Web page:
Marbury v. Madison: Document D, Federalist No. 78, 1788
This summer the Bill of Rights Institute is blogging a document-based question on the Supreme Court case Marbury v. Madison (1803). Each weekly post will feature an excerpted document related to the case, along with some questions to guide your thinking on it. Each document should be used to address the question: “Argue whether or not the Supreme Court should have the power to overturn unconstitutional federal laws.”
Federalist No. 78, 1788
[The] courts were designed to be an intermediate body between the people and the legislature, in order, among other things, to keep the latter within the limits assigned to their authority. The interpretation of the laws is the proper and peculiar province of the courts. A constitution is, in fact, a must be regarded by the judges, as a fundamental law. It therefore belongs to them to ascertain its meaning, as well as the meaning of any particular act proceeding from the legislative body.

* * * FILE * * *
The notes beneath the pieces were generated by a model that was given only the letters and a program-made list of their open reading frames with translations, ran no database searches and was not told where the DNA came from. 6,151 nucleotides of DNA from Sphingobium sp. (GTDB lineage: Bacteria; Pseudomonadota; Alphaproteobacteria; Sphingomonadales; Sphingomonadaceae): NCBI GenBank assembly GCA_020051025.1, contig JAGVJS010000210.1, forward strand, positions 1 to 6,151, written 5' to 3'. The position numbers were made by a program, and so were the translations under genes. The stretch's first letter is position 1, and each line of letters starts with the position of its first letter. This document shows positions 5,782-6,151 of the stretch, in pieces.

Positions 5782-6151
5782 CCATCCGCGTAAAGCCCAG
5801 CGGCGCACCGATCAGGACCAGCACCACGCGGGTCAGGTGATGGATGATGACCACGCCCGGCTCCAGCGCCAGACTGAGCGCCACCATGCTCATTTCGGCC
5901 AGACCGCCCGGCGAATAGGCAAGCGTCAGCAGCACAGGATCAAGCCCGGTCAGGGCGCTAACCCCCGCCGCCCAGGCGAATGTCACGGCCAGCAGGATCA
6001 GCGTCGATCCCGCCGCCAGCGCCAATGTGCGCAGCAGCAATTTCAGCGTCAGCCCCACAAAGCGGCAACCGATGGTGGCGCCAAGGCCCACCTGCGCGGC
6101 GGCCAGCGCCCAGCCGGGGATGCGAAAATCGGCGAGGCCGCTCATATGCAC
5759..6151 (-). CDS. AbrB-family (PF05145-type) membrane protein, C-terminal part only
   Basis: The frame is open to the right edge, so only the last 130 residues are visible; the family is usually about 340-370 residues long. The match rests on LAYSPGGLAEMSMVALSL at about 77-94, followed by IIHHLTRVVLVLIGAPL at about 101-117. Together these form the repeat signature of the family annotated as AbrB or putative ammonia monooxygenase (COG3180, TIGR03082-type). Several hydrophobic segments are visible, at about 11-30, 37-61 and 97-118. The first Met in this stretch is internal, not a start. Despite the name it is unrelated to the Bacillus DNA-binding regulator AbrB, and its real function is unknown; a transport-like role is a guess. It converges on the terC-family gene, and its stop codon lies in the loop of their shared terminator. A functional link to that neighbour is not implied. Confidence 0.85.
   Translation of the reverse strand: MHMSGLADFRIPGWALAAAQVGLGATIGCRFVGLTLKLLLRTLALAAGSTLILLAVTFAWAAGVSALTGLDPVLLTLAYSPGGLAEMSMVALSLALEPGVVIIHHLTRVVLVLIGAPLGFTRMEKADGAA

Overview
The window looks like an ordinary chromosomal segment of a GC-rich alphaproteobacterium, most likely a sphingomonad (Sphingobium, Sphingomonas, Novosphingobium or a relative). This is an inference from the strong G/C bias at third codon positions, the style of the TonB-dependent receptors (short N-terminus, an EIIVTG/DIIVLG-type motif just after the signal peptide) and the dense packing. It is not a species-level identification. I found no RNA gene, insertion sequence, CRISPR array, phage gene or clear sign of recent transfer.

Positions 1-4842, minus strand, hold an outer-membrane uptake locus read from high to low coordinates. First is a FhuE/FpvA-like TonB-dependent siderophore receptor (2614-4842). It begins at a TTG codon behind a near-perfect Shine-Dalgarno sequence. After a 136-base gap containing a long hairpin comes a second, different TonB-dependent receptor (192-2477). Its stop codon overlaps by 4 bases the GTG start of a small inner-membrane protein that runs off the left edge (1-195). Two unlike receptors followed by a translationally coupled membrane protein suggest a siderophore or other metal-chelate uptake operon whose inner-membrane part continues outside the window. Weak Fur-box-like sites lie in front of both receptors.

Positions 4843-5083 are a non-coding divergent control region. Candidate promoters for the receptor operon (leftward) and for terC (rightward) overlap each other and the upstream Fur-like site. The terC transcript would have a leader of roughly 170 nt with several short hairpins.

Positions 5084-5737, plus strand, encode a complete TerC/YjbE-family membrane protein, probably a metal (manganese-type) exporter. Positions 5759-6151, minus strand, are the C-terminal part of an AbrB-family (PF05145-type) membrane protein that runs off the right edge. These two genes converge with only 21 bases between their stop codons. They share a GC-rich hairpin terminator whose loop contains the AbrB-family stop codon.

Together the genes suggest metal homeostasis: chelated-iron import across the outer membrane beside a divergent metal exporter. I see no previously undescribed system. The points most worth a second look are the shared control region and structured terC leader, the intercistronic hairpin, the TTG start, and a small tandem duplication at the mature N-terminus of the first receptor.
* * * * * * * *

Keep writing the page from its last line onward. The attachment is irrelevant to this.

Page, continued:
>Who or what does Hamilton assert has the authority to judge the constitutionality of federal laws?
Check back each week to see the next document and how it might change your thinking on this important question that affects all public school teachers and students in the U.S.! If you are enjoying this DBQ – be sure to check out our curriculum Supreme Court DBQs: Exploring the Cases the Changed History.